INTRODUCTION: To compare the variations in consenting practice amongst trainees and consultant surgeons for laparoscopic cholecystectomy with specific reference to the documentation of significant risks of surgery. PATIENTS AND METHODS: A proforma was devised which included significant and/or commonly recognised complications of laparoscopic cholecystectomy. This was then cross-referenced with the consent forms for the 80 patients included in the study and the documented risks explained in each case were noted. RESULTS: The results showed that there is considerable variation between the three grades of clinicians involved in obtaining a patient's consent for laparoscopic cholecystectomy. There was a clear difference in emphasis of the significant complications depending on the seniority of the consenter. Over 80% of the consents in this study were still being obtained by junior staff. CONCLUSIONS: More often than not, patients are not provided with consistent information to make an informed choice. We suggest that a preprinted consent form will provide a more uniform approach to consenting practice for laparoscopic cholecystectomy.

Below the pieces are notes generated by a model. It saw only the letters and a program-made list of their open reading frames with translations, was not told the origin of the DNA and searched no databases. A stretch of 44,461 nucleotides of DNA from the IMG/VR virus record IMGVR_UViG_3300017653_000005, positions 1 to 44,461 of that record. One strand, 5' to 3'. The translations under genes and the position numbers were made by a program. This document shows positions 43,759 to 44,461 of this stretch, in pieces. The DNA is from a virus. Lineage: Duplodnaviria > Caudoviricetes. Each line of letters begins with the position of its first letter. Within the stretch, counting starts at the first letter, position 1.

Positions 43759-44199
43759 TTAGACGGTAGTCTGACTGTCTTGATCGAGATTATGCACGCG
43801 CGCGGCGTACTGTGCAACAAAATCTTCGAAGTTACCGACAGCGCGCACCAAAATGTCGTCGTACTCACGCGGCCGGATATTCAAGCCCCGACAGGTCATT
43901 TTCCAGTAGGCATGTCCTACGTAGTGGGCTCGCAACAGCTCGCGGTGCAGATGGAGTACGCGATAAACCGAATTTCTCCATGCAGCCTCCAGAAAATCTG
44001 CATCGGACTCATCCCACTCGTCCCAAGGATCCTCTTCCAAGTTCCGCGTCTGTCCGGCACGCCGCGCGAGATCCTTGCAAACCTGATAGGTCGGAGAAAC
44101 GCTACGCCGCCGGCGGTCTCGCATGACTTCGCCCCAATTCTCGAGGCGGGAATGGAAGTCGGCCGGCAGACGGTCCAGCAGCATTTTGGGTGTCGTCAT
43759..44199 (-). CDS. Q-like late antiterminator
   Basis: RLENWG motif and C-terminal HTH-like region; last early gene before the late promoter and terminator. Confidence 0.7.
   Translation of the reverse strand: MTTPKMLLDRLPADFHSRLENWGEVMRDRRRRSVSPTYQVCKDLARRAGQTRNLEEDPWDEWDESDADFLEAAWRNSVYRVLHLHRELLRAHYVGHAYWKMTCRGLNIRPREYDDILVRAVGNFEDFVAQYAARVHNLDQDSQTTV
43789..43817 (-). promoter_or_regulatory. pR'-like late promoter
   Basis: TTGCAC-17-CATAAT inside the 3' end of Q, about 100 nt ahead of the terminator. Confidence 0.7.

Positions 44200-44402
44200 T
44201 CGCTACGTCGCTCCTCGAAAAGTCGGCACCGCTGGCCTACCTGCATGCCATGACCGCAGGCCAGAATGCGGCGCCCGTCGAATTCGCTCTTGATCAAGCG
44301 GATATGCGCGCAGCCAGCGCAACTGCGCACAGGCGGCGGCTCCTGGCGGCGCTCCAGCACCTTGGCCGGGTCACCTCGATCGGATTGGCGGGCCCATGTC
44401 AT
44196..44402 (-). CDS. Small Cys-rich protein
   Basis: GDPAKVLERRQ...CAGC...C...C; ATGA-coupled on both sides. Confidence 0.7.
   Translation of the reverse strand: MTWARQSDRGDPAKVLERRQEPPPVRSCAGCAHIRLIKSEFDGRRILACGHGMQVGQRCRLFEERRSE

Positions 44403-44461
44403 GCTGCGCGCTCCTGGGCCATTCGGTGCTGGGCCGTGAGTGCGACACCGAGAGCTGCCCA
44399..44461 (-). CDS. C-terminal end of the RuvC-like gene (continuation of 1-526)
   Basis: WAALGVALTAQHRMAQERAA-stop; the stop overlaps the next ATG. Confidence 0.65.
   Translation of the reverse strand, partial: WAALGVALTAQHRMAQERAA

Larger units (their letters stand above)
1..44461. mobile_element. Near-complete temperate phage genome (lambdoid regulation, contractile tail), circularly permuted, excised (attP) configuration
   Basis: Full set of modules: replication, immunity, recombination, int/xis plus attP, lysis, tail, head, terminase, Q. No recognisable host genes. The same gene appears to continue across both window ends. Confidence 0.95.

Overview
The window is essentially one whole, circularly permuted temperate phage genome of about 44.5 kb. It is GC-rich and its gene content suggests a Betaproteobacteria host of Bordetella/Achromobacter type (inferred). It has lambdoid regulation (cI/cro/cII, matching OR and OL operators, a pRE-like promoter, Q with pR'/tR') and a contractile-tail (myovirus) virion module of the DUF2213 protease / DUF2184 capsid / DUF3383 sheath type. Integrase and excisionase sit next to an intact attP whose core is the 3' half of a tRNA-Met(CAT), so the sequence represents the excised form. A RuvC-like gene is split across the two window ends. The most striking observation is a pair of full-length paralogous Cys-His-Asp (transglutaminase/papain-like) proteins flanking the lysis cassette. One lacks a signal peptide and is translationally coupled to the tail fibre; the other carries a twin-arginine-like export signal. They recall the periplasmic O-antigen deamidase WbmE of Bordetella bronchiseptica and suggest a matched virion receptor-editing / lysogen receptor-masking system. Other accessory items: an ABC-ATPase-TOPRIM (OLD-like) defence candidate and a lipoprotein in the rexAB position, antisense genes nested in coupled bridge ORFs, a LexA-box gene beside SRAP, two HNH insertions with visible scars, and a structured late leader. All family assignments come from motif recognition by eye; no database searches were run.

Leff DR, Bhutiani RP, 2006, Give the patient the choice – the walk in walk out hernia clinic., Ambulatory Surgery, Vol: 12, Pages: 125-129
Leff DR, Koh P, Aggarwal R, et al., 2006, Optical mapping of the left frontal cortex during a surgical knot tying task, a feasibility study., LNCS, Vol: 4091, Pages: 140-147
Leff DR, Willis A, Menzies D, 2004, A denture in a small bowel stricture., Journal of the Royal Society of Medicine., Vol: 97, Pages: 72-75
Nduka C, Leff DR, 2001, Mistaken Identity., BMJ, Vol: 323
This data is extracted from the Web of Science and reproduced under a licence from Thomson Reuters. You may not copy or re-distribute this data in whole or in part without the written consent of the Science business of Thomson Reuters.